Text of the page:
Animals behaving badly, other people's misfortunes and the most bizarre true crime story ever.
French Fried is the unfortunately true account of Chris Dolley's first eight months in France and has been described as 'A Year in Provence with Miss Marple and Gerald Durrell.'
Just when Chris and Shelagh think nothing more could possibly go wrong, they discover that Chris's identity has been stolen and their life savings - all the money from their house sale in England that was going to finance their new life in France - had disappeared. A bank account had been opened in Chris's name in Spain to take the proceeds. Then they're abandoned by the police forces of four countries who all insist the crime belongs in someone else's jurisdiction.
The French say it's an Irish crime as that's where the money was held. The Irish say it's French as that's where all the correspondence came from. The British say it's nothing to do with them even though forged British passports were used to open the bank account in Spain. And the Spanish are on holiday - and can't even think about investigating any bank account for at least four weeks.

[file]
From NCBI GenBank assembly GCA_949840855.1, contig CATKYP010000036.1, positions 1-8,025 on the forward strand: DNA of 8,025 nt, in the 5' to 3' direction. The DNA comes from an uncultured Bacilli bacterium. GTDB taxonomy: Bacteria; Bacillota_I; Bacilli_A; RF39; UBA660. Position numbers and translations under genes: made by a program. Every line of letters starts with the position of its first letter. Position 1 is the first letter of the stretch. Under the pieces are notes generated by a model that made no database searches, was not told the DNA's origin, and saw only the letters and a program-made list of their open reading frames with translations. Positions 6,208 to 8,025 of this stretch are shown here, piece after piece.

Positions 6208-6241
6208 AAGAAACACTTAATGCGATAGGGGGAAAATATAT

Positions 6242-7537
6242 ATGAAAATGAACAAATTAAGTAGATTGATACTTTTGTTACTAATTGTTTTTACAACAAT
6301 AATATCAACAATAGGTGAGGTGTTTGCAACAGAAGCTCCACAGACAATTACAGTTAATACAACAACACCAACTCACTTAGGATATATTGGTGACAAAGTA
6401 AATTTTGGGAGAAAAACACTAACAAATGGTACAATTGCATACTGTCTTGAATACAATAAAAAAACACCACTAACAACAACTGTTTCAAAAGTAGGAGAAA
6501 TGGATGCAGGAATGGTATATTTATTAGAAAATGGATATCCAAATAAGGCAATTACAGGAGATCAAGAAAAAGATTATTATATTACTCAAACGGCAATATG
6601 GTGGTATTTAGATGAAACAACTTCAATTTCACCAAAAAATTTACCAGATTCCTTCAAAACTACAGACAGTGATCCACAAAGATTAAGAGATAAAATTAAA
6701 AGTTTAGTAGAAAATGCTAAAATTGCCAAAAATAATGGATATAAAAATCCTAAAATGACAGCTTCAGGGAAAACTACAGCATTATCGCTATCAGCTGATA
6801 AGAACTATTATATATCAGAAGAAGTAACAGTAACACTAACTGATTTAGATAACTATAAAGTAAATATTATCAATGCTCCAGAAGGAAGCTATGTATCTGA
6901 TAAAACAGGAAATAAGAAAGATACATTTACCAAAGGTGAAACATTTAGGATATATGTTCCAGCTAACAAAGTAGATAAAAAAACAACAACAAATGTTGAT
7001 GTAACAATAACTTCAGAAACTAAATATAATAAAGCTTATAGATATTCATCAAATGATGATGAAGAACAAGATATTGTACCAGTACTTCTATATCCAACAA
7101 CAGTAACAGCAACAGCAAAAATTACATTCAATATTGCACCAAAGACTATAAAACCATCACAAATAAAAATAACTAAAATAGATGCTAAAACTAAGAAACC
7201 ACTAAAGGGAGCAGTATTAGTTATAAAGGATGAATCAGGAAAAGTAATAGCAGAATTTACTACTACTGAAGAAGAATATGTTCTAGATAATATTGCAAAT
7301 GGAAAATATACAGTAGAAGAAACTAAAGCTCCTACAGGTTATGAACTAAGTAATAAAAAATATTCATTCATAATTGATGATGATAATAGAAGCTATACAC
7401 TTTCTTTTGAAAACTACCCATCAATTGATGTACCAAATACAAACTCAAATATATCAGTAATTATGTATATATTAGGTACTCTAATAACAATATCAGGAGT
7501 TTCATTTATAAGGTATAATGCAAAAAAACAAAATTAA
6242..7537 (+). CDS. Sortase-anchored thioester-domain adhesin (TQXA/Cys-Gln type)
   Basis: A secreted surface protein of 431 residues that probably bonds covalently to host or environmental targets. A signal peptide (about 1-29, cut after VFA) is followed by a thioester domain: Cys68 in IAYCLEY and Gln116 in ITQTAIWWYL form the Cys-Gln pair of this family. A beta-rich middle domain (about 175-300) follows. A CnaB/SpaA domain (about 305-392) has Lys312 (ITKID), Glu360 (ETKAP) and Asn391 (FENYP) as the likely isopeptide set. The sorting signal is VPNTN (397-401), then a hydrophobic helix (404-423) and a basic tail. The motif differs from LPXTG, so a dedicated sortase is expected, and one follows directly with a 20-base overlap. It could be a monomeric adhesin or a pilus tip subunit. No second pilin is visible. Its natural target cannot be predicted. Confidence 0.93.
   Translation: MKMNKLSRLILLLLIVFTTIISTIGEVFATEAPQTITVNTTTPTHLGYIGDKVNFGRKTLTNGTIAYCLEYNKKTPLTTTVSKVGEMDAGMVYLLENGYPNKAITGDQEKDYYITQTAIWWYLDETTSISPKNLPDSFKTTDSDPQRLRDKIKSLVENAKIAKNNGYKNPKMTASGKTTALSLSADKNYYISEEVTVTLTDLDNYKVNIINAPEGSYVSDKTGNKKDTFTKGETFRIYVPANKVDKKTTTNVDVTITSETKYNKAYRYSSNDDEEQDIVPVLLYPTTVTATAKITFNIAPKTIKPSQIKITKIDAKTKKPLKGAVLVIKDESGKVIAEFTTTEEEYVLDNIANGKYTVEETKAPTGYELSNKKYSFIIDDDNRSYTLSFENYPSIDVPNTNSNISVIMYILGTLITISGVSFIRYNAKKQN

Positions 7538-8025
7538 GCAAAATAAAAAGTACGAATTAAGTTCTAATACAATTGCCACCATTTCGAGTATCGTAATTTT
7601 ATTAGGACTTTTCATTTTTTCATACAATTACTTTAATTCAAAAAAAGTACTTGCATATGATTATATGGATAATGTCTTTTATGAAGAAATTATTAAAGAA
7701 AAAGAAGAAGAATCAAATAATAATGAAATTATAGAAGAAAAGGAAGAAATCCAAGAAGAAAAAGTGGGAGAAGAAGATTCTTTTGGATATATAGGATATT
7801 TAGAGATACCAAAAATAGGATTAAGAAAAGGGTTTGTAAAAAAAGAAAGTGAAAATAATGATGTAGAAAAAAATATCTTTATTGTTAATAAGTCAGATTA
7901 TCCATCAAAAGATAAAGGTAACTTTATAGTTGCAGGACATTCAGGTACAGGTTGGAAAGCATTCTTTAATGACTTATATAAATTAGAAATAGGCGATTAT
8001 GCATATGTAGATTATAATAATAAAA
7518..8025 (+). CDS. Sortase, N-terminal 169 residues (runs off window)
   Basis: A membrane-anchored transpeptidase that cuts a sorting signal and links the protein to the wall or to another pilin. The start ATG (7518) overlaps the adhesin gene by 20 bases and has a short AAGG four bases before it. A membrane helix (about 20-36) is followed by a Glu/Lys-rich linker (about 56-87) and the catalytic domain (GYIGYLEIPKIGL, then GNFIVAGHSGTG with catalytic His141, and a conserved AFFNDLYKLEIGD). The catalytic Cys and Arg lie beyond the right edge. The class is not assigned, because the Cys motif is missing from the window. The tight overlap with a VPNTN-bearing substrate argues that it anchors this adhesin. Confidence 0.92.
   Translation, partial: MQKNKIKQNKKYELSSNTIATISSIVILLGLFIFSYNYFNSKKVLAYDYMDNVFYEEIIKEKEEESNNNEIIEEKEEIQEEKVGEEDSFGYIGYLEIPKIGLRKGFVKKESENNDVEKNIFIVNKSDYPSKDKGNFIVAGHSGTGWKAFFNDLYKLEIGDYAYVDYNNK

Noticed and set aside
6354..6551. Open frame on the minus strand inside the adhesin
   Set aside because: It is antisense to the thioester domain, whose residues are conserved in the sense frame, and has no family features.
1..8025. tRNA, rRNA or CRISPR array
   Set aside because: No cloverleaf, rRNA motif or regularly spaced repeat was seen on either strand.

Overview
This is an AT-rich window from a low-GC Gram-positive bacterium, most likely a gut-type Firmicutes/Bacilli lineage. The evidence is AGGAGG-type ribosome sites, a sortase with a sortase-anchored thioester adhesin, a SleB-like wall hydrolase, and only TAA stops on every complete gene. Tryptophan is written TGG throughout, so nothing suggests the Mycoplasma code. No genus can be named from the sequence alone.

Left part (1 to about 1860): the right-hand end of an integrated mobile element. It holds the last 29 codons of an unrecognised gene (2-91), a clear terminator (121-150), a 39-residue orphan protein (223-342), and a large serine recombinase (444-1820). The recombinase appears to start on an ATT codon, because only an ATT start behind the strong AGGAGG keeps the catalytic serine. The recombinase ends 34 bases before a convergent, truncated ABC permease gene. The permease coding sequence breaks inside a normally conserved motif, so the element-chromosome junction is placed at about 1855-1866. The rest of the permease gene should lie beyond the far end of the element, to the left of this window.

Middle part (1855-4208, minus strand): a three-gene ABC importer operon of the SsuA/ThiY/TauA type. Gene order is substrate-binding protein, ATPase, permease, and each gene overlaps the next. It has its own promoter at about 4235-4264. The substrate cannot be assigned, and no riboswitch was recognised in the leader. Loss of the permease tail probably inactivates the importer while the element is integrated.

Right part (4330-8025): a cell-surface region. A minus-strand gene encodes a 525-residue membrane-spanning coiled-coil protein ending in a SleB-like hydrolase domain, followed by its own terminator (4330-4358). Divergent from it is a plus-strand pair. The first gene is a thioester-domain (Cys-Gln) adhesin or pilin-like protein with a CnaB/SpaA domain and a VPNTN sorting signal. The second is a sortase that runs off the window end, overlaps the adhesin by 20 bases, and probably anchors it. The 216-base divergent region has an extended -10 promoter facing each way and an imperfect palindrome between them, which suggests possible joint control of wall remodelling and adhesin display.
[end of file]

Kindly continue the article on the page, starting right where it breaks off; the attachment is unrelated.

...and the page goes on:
So Chris has to solve the crime himself. But unlike fictional detectives he has an 80 year-old mother-in-law and an excitable puppy who insist they come along if he's going anywhere interesting - like a stakeout.
Novelist Chris Dolley presents the funny, painful, and bizarrely true account of his first eight disastrous months living in France. Chris and his wife (as well as a herd of animals) move from their native England to a foreign land where they barely speak the language - which is troubling in itself - when Chris is informed that his identity has been stolen. Police across four countries prove useless, so he takes it upon himself to solve the crime. Darren Stephens has a composure that slowly unravels when conveying Chris' continual exasperation, which only increases French Fried's dry humor.
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Moderately entertaining, poorly read
- MillenniumMike "Favorites are histories and mysteries. Once avid reader trying to pick up the pace again later in life."